Sam gets a call from Will, telling him to get to the White House asap. He gets there and finds out that Violet wasn’t in fact following him in her care (because obviously he is such a catch that she will be so filled with regret for letting him go that she must follow and ensnare him) but is instead a Lieutenant Corporal. It turns out Earth has started been invaded by aliens using old video games to attack Earth (wonder who saw that coming from the opening? Maybe everyone?!?) They are told that first to three wins is the ultimate winner. If Sam and his arcade buddies loss, then it’s Game Over for Earth. After winning a level they are awarded a trophy, a ‘warrior’ from the opposition. After completing ‘Centipede’ in Hyde Park (overseen by Sean Bean. WHY?!?) then ‘Pac-Man’ in New York City they are awarded Q*bert (last seen in the far superior ‘Wreck It Ralph!) They then have a ball to celebrate (even though they still must complete one more challenge…) Sam and Violet bond (over her attractiveness and his infantility) when the aliens announce that Eddie, who had been released from prison (imprisoned for fraud. Surprising, as I thought a Lannister always paid their debts…sorry…not sorry.) to help the cause, had in fact cheated when playing ‘Pac-Man’. In fact Eddie even cheated during the championships, so Sam was the worthy winner that he always believed he was and spent the past 30 years brooding over (because that’s normal…) The aliens do not react will to that cheating, taking Matty as a trophy and sending their entire fleet to destroy Earth. However, they are given a reprieve within the invitation to enter the battleship and ‘meet the boss’ . The team split up. Violet, Sam and Will enter leaving behind Ludlow to ‘defend Earth’ (I wouldn’t hold out much for that.) He’s soon joined by Eddie, then Lady Lisa (the collection of pixels Ludlow had spent his life lusting over).

Meanwhile Sam, Eddie and Violet find out that the ‘boss’ is Donkey Kong. We are then given the unnecessary reminder that this is the only game Sam ‘sucks at.’ Yet, with the realisation that his 13-year-old self rightfully worn the world championships he is filled with enough confidence (as if he wasn’t inflated with enough of it) to beat Donkey Kong, rescue Matty and save Earth from annihilation. The aliens on Earth are destroyed, including Lady Lisa which devastates Ludlow. Yet somehow, during the awards ceremony for their ‘heroic’ efforts Q’bert transforms into Lady Lisa (no reason or explanation is given as to how or why). Fast forward to a year later, Ludlow and Lady Lisa are married and have five Q’bert children. THE END.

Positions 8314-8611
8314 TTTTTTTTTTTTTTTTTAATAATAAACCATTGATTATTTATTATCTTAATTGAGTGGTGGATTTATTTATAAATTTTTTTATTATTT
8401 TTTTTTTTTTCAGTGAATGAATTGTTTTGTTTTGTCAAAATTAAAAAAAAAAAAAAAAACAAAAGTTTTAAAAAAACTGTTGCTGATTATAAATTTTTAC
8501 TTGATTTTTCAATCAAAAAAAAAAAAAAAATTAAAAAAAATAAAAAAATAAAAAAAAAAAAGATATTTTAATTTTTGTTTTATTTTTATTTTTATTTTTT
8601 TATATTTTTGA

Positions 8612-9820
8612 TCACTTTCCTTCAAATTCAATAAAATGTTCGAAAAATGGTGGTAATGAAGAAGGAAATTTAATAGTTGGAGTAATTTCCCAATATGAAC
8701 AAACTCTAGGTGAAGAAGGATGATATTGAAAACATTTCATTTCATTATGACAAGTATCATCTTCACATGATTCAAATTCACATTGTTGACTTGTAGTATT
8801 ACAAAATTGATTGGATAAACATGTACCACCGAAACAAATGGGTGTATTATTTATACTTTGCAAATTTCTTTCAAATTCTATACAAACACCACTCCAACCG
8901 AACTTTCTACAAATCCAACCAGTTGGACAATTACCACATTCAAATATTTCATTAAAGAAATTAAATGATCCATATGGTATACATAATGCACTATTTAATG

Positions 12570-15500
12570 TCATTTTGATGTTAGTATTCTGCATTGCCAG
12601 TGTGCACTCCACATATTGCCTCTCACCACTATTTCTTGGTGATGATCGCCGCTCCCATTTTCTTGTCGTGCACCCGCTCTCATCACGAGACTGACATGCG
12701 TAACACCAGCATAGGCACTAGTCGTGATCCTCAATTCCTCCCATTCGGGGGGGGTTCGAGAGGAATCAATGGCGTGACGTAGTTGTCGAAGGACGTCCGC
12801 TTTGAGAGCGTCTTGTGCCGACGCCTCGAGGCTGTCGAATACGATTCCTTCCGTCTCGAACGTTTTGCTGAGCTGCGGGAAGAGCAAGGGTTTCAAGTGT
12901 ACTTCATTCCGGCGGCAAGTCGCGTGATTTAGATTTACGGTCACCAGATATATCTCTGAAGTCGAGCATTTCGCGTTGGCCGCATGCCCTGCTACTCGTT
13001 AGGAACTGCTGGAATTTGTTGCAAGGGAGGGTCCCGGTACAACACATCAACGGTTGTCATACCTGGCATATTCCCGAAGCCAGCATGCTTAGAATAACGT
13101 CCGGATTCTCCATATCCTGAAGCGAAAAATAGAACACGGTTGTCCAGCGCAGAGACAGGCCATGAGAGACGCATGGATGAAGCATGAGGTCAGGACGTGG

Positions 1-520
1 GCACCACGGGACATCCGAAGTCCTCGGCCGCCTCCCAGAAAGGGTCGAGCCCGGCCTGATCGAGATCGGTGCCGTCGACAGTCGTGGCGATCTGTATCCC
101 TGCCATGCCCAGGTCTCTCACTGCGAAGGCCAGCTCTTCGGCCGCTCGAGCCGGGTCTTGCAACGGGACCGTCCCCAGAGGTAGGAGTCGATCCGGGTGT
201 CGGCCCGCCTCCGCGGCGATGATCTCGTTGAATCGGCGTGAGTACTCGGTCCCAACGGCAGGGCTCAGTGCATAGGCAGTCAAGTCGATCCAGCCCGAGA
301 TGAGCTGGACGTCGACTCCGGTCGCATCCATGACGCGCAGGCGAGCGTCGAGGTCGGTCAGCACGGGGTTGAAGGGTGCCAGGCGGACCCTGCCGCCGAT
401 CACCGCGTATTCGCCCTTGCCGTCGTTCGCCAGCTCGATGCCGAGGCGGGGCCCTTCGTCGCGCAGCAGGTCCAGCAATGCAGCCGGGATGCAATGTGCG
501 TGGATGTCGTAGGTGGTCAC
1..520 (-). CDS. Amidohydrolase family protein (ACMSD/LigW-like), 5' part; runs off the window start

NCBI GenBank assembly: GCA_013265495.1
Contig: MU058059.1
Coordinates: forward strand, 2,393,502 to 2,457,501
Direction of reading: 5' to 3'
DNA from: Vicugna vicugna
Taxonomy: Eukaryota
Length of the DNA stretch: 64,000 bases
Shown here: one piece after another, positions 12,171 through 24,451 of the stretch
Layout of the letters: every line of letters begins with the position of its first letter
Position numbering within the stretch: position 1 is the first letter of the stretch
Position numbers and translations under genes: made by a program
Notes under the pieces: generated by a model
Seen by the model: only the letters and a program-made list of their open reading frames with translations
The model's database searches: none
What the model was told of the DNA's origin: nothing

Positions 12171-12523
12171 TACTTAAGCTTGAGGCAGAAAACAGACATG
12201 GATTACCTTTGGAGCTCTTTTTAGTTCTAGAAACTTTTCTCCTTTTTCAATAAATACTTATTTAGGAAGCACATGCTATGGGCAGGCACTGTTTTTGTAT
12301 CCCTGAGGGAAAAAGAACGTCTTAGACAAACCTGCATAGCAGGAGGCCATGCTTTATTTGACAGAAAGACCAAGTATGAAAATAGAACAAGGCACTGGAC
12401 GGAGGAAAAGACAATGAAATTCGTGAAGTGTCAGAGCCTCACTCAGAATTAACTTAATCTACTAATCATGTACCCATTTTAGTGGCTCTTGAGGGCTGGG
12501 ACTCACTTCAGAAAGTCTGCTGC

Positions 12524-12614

There are two main issues (of many) about this film that I really need to discuss. One, Lady Lisa. From the age of ten Ludlow worships her. Then she appears as a warrior for the opposition, but does not retain the pixel format of every other single alien and instead becomes human. She is incredibly attractive and Ludlow is overcome with emotion. Lady Lisa proceeds to fight Ludlow until he declares love for her. Obviously, as this is the kind of wish-fulfillment world this film is set in, his unrequited love and obsession with her is enough to persuade her to stop fighting him. Then when Ludlow announces to Eddie she is actually his fiancee she just smiles. When Q*bert then regenerates into her she is thrilled to see Ludlow. All of this is done without a single line from Lady Lisa herself, she does not utter a single word or do anything beyond looking gorgeous or briefly flailing a sword around. It’s the one of the more distressing negative stereotypes of ‘nerdom’, of obsessive and controlling lust and views of women as objects, brought to life.